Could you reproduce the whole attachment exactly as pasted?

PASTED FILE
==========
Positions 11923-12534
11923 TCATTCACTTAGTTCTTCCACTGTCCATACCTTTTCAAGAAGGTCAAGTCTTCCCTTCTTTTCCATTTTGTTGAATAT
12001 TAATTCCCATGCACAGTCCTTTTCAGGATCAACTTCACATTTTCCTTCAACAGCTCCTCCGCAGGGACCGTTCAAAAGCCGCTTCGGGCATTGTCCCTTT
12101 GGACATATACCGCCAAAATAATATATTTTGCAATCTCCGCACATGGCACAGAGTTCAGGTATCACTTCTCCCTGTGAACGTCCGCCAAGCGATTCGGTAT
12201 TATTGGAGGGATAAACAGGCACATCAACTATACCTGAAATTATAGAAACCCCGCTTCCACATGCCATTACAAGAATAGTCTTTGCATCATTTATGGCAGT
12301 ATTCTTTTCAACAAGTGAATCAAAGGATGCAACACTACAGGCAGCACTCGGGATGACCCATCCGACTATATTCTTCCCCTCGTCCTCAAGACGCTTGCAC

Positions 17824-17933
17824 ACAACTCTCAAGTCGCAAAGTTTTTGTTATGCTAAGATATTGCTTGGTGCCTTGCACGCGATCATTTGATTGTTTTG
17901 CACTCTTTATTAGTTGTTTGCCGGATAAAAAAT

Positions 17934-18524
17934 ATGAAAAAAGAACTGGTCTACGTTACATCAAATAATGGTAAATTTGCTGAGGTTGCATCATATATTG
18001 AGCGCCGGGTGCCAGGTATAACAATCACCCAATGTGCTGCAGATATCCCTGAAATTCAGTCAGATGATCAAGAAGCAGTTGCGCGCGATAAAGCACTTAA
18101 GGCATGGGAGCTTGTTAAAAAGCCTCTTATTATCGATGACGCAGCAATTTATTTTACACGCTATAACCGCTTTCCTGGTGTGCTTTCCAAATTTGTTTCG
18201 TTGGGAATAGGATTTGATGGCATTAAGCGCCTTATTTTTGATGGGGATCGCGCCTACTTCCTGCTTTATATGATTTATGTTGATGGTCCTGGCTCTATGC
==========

Positions 11923-12534
11923 TCATTCACTTAGTTCTTCCACTGTCCATACCTTTTCAAGAAGGTCAAGTCTTCCCTTCTTTTCCATTTTGTTGAATAT
12001 TAATTCCCATGCACAGTCCTTTTCAGGATCAACTTCACATTTTCCTTCAACAGCTCCTCCGCAGGGACCGTTCAAAAGCCGCTTCGGGCATTGTCCCTTT
12101 GGACATATACCGCCAAAATAATATATTTTGCAATCTCCGCACATGGCACAGAGTTCAGGTATCACTTCTCCCTGTGAACGTCCGCCAAGCGATTCGGTAT
12201 TATTGGAGGGATAAACAGGCACATCAACTATACCTGAAATTATAGAAACCCCGCTTCCACATGCCATTACAAGAATAGTCTTTGCATCATTTATGGCAGT
12301 ATTCTTTTCAACAAGTGAATCAAAGGATGCAACACTACAGGCAGCACTCGGGATGACCCATCCGACTATATTCTTCCCCTCGTCCTCAAGACGCTTGCAC

Positions 17824-17933
17824 ACAACTCTCAAGTCGCAAAGTTTTTGTTATGCTAAGATATTGCTTGGTGCCTTGCACGCGATCATTTGATTGTTTTG
17901 CACTCTTTATTAGTTGTTTGCCGGATAAAAAAT

Positions 17934-18524
17934 ATGAAAAAAGAACTGGTCTACGTTACATCAAATAATGGTAAATTTGCTGAGGTTGCATCATATATTG
18001 AGCGCCGGGTGCCAGGTATAACAATCACCCAATGTGCTGCAGATATCCCTGAAATTCAGTCAGATGATCAAGAAGCAGTTGCGCGCGATAAAGCACTTAA
18101 GGCATGGGAGCTTGTTAAAAAGCCTCTTATTATCGATGACGCAGCAATTTATTTTACACGCTATAACCGCTTTCCTGGTGTGCTTTCCAAATTTGTTTCG
18201 TTGGGAATAGGATTTGATGGCATTAAGCGCCTTATTTTTGATGGGGATCGCGCCTACTTCCTGCTTTATATGATTTATGTTGATGGTCCTGGCTCTATGC